KABUL, (Reuters) – U.S. Vice President-elect Joe Biden met Afghan President Hamid Karzai and military leaders on Saturday in Afghanistan, which will become a top foreign policy priority of the new administration.
One of the first decisions U.S. President-elect Barack Obama is expected to make is to approve the deployment of up to 30,000 extra troops to Afghanistan to try to stem the strengthening Taliban insurgency before Afghan elections due in September.
Biden also met General David McKiernan, commander of the 65,000-strong international troop presence in Afghanistan. “It’s a big, big deal what you’re doing here. You’re making a big sacrifice in a (challenging) environment,” NATO quoted Biden as telling U.S. troops in Kabul, before telling McKiernan he looked forward to working with him.
Earlier, Biden met the U.N. Special Representative to Afghanistan Kai Eide and discussed security, donor coordination, police reform and regional cooperation. Eide said the meeting was very constructive.
Biden, chairman of the influential Senate Foreign Relations Committee for a long time, has made many trips to Afghanistan and diplomats say he has a detailed knowledge of the country.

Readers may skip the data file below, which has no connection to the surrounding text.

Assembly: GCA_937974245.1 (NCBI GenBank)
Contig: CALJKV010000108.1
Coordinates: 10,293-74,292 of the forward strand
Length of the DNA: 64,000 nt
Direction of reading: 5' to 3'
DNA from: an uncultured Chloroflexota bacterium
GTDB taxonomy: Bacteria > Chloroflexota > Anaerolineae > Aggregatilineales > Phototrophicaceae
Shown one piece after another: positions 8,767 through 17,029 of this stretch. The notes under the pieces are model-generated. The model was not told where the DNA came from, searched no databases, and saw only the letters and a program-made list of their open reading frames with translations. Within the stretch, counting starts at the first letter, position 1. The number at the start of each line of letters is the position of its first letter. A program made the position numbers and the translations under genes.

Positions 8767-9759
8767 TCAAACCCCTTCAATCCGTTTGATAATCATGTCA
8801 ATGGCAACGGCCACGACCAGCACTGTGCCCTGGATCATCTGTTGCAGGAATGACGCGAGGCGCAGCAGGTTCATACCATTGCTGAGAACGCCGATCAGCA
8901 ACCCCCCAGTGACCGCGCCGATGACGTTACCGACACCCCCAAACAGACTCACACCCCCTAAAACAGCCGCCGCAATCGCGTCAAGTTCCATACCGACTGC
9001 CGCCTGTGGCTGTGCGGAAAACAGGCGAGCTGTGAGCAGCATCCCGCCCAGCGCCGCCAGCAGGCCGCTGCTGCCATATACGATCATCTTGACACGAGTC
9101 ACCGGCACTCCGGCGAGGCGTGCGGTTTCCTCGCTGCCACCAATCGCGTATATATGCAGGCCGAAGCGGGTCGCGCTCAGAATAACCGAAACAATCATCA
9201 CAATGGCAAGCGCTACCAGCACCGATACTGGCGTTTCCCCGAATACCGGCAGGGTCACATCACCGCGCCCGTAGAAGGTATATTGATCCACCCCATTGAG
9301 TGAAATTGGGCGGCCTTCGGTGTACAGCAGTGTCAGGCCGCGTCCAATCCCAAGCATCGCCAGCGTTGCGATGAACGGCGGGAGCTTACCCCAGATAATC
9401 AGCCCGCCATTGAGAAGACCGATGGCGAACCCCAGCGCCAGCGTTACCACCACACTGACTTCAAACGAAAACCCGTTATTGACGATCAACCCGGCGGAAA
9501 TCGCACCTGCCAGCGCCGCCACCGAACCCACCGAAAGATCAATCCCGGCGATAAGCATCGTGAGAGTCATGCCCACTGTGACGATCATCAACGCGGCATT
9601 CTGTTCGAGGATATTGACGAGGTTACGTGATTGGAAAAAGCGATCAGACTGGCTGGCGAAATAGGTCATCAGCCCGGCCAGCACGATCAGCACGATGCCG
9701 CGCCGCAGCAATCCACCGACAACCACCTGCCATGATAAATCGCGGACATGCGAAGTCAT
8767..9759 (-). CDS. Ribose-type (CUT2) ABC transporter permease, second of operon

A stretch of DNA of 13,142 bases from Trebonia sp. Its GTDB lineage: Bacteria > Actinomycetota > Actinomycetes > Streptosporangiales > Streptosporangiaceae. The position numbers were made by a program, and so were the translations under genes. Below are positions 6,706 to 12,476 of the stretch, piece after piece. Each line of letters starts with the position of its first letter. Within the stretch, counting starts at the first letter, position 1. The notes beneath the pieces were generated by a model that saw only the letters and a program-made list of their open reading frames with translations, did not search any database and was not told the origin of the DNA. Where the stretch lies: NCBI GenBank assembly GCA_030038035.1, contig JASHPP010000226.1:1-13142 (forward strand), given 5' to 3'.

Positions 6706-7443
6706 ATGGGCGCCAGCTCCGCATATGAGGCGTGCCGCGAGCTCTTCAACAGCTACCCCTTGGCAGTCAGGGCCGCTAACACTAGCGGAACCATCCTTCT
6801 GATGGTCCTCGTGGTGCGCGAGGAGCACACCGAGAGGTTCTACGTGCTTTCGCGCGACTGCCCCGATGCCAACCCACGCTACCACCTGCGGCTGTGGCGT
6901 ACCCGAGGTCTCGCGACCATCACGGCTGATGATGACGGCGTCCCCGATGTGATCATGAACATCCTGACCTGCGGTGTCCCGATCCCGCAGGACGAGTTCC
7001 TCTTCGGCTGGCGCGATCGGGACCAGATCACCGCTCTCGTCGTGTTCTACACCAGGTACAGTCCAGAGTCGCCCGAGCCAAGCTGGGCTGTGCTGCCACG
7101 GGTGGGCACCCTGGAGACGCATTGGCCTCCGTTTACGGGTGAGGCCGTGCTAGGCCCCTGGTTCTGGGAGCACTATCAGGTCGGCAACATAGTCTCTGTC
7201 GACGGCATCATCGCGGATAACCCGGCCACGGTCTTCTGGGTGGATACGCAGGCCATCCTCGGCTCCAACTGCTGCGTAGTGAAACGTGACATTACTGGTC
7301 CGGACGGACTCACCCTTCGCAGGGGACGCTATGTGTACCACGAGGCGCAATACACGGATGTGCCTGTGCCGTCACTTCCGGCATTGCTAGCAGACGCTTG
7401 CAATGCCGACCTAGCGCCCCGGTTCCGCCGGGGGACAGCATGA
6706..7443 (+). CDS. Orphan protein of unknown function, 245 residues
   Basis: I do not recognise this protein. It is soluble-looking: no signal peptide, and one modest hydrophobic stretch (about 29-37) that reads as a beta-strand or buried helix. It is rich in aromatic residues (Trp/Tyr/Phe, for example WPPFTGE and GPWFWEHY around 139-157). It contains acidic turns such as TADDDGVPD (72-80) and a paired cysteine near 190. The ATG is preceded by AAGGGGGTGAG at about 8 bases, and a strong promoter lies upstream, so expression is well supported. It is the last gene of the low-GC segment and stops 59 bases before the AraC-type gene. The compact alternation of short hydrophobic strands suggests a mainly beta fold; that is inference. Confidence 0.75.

After U.S.-led forces toppled the Taliban government for sheltering the al Qaeda leaders behind the Sept. 11 attacks, analysts say President George W. Bush’s administration took its eye off the ball in Afghanistan by diverting military and financial resources to Iraq.
The Taliban regrouped and relaunched their insurgency in mid-2005 and fighting has spread from the militant heartlands in the south and east to the outskirts of the capital Kabul.
The first batch of U.S. reinforcements, some 3,000 troops, is due in Afghanistan this month, taking up positions just south and southwest of Kabul.
Most of the rest of the extra forces are likely to be sent to the south to break the stalemate between the Taliban and mainly British, Canadian and Dutch troops there.